Looking beyond the physical management of patients with head and neck cancer

Authors

  • Leanne M Sykes Head of Department of Prosthodontics, University of Pretoria, Pretoria, South Africa. https://orcid.org/0000-0002-2002-6238
  • Tshegofatso V Ntseke Department of Prosthodontics, University of Pretoria, Pretoria, South Africa.
  • Portia T Nethononda Specialist Department of Prosthodontics, University of Pretoria, Pretoria, South Africa.

DOI:

https://doi.org/10.17159/2519-0105/2021/v76no6a10

Keywords:

multidisciplinary, psychosocial, institutions

Abstract

Cancers of the head and neck region often leave patients with conspicuous defects, as well as limitations in physical
and psycho-social functions. Rehabilitation is challenging and can never fully restore the anatomical, physiological, or
functional characteristics that have been lost. Ideally newly diagnosed cancer patients should be managed by a multidisciplinary team of specialists from various allied fields who will be able to educate them and help them decide on the most appropriate and suitable treatment options. Patients must understand the processes, be of possible side effects and comprehend the limitations
aware of rehabilitation. At the same time, clinicians may need to consider issues of distributive justice when deciding which patients will receive which resources, especially in financially limited institutions and countries. The biggest challenge to us as clinicians as well as community members is to try and treat all patients holistically and to address both their physical and psychosocial needs. This requires a fervent commitment to action, and that we all stand together and help each other through
difficult times.

Downloads

Download data is not yet available.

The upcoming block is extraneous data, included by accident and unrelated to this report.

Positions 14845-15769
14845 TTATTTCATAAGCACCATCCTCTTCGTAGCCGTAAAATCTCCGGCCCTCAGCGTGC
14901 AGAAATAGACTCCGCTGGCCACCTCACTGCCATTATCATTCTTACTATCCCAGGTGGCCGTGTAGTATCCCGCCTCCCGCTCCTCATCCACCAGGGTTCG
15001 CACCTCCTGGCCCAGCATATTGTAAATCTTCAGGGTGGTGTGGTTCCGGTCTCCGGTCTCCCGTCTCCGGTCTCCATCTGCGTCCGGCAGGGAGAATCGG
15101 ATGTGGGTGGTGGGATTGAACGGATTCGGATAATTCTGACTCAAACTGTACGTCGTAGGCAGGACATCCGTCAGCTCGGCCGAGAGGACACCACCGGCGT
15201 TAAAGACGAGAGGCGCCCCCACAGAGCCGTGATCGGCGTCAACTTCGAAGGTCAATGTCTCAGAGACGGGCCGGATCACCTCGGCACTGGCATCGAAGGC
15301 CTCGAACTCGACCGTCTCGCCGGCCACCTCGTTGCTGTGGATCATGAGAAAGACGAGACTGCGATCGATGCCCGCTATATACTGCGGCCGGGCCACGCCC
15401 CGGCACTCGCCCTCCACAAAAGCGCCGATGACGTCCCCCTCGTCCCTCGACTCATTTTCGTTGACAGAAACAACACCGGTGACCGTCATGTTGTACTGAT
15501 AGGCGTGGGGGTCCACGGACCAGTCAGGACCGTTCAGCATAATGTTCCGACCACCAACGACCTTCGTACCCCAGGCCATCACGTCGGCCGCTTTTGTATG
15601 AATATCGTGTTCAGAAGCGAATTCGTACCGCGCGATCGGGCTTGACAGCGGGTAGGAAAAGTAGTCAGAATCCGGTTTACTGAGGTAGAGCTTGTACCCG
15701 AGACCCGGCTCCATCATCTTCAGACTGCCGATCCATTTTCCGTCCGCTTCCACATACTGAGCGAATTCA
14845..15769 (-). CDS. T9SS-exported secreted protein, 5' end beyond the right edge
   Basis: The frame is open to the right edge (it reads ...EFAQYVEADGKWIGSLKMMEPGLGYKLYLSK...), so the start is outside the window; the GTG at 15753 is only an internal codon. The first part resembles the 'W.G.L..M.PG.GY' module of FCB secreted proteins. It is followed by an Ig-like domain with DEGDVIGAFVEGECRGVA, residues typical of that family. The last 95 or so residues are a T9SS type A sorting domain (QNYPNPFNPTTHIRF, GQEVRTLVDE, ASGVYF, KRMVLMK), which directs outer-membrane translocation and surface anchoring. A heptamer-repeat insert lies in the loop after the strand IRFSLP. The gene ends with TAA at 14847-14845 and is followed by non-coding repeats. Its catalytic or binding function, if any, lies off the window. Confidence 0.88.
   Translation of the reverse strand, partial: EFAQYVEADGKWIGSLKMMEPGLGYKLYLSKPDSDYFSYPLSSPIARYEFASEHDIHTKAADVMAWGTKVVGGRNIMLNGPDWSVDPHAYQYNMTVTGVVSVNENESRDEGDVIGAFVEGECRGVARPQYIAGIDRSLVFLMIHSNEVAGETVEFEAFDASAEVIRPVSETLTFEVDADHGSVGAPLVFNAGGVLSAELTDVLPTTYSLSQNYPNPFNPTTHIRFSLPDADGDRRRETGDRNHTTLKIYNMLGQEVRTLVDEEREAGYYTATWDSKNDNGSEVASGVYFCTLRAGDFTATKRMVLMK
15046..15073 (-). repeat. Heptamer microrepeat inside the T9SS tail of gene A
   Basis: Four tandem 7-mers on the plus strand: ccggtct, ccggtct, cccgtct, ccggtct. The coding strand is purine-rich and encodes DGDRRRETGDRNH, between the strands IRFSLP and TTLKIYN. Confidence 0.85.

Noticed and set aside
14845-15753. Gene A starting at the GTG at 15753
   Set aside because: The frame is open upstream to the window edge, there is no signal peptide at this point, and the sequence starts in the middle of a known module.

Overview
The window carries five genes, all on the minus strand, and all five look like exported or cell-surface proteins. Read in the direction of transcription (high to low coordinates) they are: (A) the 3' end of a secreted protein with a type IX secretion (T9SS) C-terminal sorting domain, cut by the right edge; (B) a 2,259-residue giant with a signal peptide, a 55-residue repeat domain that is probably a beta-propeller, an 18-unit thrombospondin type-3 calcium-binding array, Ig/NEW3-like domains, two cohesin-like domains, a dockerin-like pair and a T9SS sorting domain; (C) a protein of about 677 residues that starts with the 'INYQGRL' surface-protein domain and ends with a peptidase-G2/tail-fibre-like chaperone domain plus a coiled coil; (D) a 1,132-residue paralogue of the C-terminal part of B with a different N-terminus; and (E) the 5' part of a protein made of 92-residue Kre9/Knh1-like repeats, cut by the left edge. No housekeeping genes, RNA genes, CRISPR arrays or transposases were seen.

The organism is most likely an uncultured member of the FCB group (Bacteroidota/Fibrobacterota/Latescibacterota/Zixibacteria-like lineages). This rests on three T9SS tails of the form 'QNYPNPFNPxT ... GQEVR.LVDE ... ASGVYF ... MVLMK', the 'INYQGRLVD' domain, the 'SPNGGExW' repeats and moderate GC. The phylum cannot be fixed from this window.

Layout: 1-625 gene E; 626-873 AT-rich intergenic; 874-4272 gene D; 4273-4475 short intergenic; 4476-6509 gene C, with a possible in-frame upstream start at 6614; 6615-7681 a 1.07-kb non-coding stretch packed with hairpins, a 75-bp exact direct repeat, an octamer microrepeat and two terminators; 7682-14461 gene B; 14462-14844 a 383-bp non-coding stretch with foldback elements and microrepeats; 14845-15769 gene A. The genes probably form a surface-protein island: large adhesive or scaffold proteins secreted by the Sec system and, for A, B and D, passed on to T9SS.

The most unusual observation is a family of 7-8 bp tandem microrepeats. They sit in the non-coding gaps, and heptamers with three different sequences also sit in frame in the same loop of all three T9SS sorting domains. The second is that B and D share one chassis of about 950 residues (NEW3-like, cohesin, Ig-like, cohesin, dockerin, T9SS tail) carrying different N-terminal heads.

Metrics

Metrics Loading ...

References

Gilyoma JM, Rambau PF, Masalu N et al. Head and neck cancers: a clinic-pathological profile and management challenges in a resource-limiting setting. BMC Res Notes. 2015; 8: 772.

Davis TC, Williams MV, Marin E, Parker RM et al. Health literacy and cancer communication. A Cancer Journal for Clinicians. 2002; 52(3): 134-49.

De Sousa A. Psychological issues in oral and maxillofacial reconstructive surgery. Science Direct. 2008; 46: 661-4.

Moodley K and Naidoo S. Ethics and the dental team. Pretoria, Van Schaik publishers. 2010. 38-41.

Beauchamp TI, Childress JF. Principles of Biomedical Ethics. 5th Ed. New York: Oxford University Press. 2001.

Levine E, Degutis L, Pruzinsky T. et al. Quality of life and facial trauma: psychological and body image effects. Ann Plas Surg. 2005; 54: 502-10.

Reed J, Robathan M, Hockenhull M, et al. Children’s attitudes towards interacting with peers with different craniofacial anomalies. Cleft Palate Craniofac J. 1999; 36: 441-7.

Constitution of the World Health Organization. In: World Health Organization: Basic documents. 45th ed. Geneva: World Health

Organization. 2005.

Sartorius N. The meanings of health and its promotion. Croat Med J. 2006; 57(4): 662-4.

Twigg JA, Anderson JM, Huphris G, et al. Best practice in reducing the suicide risk in head and neck cancer patients: a structured review. British Journal of Oral and Maxillofacial Surgery. 2020; 58: e6-e15

Downloads

Published

2021-07-31

How to Cite

Sykes, L. M., Ntseke, . T. V. ., & Nethononda, . P. T. . (2021). Looking beyond the physical management of patients with head and neck cancer. South African Dental Journal, 76(06), 379–382. https://doi.org/10.17159/2519-0105/2021/v76no6a10

Most read articles by the same author(s)

1 2 > >>